SENATE BILL REPORT
This analysis was prepared by non-partisan legislative staff for the use of legislative members in their deliberations. This analysis is not a part of the legislation nor does it constitute a statement of legislative intent.
As Reported by Senate Committee On:
Ways & Means, February 18, 2019
Title: An act relating to exempting certain leasehold interests in arenas with a seating capacity of more than two thousand from the leasehold excise tax.
Brief Description: Exempting certain leasehold interests in arenas with a seating capacity of more than two thousand from the leasehold excise tax.
Sponsors: Senators Darneille, O'Ban and Conway.
Committee Activity: Ways & Means: 1/31/19, 2/18/19 [DP, w/oRec].
SENATE COMMITTEE ON WAYS & MEANS
Majority Report: Do pass.
Signed by Senators Rolfes, Chair; Frockt, Vice Chair, Operating, Capital Lead; Mullet, Capital Budget Cabinet; Billig, Carlyle, Conway, Darneille, Hasegawa, Hunt, Keiser, Liias, Palumbo and Van De Wege.
Minority Report: That it be referred without recommendation.
Signed by Senators Braun, Ranking Member; Brown, Assistant Ranking Member, Operating; Honeyford, Assistant Ranking Member, Capital; Bailey, Becker, Pedersen, Schoesler, Wagoner and Warnick.
Staff: Jeffrey Mitchell (786-7438)
Background: Leasehold excise tax is assessed on the use of public property by a private party and is in lieu of property tax. The tax rate is 0.1284 of the rent paid for the property. Approximately 53 percent of the tax is directed to the state general fund and 47 percent of the tax is returned to the county and city in which the leased property is located.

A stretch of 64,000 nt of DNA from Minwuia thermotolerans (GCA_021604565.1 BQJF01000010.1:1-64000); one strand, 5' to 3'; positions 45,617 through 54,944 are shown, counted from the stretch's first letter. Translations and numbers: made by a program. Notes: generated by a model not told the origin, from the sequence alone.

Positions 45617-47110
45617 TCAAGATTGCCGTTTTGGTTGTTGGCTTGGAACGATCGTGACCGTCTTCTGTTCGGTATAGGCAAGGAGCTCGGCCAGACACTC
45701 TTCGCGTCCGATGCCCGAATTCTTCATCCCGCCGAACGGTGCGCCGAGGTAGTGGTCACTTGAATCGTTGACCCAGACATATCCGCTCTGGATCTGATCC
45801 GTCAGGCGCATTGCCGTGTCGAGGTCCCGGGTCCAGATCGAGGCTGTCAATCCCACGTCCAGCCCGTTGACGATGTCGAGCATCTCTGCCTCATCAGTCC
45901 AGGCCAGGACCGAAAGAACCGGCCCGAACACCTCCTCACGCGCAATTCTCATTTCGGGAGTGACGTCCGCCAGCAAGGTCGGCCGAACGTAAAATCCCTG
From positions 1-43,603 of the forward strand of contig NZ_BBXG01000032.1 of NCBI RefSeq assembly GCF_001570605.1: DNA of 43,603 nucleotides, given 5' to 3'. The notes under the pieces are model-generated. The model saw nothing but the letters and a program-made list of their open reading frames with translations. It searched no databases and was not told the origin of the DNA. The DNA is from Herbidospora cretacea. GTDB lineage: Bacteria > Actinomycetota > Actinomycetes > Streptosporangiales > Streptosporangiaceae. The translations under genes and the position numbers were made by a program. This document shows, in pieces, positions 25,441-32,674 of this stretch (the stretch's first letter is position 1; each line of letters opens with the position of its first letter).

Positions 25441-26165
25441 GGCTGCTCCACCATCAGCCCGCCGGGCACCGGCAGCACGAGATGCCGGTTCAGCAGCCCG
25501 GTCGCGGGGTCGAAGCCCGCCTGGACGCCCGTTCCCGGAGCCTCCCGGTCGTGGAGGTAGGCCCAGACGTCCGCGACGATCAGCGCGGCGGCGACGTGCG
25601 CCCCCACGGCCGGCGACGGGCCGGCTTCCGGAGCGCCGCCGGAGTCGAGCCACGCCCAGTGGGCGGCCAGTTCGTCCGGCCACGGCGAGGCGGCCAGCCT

All new tax preference legislation must include a tax preference performance statement. Tax preferences include deductions, exemptions, preferential tax rates, and tax credits. The performance statement must clearly specify the public policy objectives of the tax preference and the specific metrics and data that will be used by the Joint Legislative Audit and Review Committee (JLARC) to evaluate the efficacy of the tax preference. New tax preferences expire ten years after the effective date of the tax preference, unless otherwise provided.
Summary of Bill: This bill exempts all leasehold interests in the public or entertainment areas of any arena from leasehold excise tax if the arena:
has a seating capacity of more than 2000;
is located on city owned land; and
is owned by a city with a population over 200,000 within a county with a population of less than 1,500,000.
The automatic ten-year expiration date for new tax preferences does not apply to the leasehold excise tax exemption.
Fiscal Note: Available.
Creates Committee/Commission/Task Force that includes Legislative members: No.
Effective Date: The bill takes effect on January 1, 2020.
Staff Summary of Public Testimony: PRO: The Tacoma Dome has been in existence for over thirty years. For almost that entire time, the facility qualified for the exemption. It was only after a tax audit led to a new interpretation that the exemption no longer applied. We coordinated with the Department of Revenue to ensure that it is constitutional and otherwise legal in how it is drafted. A previous version of this bill applied to both the Tacoma Dome and Key Arena. The bill before you exclusively applies to the Tacoma Dome. We would like to see the exemption restored to provide equal tax treatment with our competing venues such as baseball and football stadiums and large fairs. This is a competitive disadvantage that should be eliminated. Our food and beverage partner pays leasehold excise tax at the Tacoma Dome, but does not pay the tax at the Tacoma Convention Center.
Persons Testifying: PRO: Briahna Murray, Lobbyist, City of Tacoma; Kim Bedier, Director of Venue and Events, City of Tacoma.
Persons Signed In To Testify But Not Testifying: No one.